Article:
- SOLOSCOPIC PERFORMANCE TECHNOLOGY - KastKing KastFlex Toray 24-Ton Carbon Matrix blank and solid glass tip section deliver unmatched durability, sensitivity and performance
- MULTIPURPOSE - available in 14 lengths and actions in travel spinning rod and casting rod models.
- SUPERIOR QUALITY - you can leave the reel on the rod, line through the guides and fully rigged.
- QUICK ASSEMBLY – Extending the rod starts at the tip section
The difference between medium and heavy baitcasting rods
When it comes down to it, there are a few key differences between medium and heavy baitcasting rods:
- The amount of force required when casting is greater with a heavier rod than with a lighter one
This makes sense because the heavier models have more power behind them! You can use them in strong winds or when casting larger lures over long distances (which may require more effort). But keep in mind - this doesn't necessarily mean that all medium rods are easier to use than all heavy ones! It's all relative depending on your personal preferences as well as what kind of experience level you have with different kinds of material used during the manufacturing process such as carbon fibre vs graphite will affect performance too).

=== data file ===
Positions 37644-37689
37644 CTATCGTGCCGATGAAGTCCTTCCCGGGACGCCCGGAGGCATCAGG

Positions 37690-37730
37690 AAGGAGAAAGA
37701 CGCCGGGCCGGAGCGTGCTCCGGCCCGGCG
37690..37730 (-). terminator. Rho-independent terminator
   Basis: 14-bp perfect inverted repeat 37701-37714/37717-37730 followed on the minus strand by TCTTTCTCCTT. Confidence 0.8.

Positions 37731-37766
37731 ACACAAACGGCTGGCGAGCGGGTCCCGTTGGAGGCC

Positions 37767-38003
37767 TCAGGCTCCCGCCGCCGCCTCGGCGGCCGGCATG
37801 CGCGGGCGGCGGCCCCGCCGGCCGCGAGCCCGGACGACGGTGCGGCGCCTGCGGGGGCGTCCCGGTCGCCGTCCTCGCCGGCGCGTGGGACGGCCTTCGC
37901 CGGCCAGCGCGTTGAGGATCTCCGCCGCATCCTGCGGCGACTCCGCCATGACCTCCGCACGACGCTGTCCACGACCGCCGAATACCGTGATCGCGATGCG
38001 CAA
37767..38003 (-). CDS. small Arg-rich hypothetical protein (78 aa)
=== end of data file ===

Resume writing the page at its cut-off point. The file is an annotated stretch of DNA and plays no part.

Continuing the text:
- Cover more ground with a medium baitcasting rod
When fishing for bass, a medium baitcaster rod is much better than a heavy one. This is because it provides more flexibility and casting distance to help you cover more water as you search for your prey. For example, light lure weights can be cast 40-60 yards with a medium baitcaster rod whereas the same weight would only go 20-30 yards with a heavy counterpart. This means that you'll be able to cover more territory while looking for fish and won't have to go back and forth repeatedly to retrieve your lures.
In addition, it's easier on your arm when trying to cast farther distances with lighter line weights than heavier ones due to less strain being placed on them during each throw of the line or lure - so if you're looking for something that doesn't cause too much stress on your body despite lengthy outings then this type would probably suit well!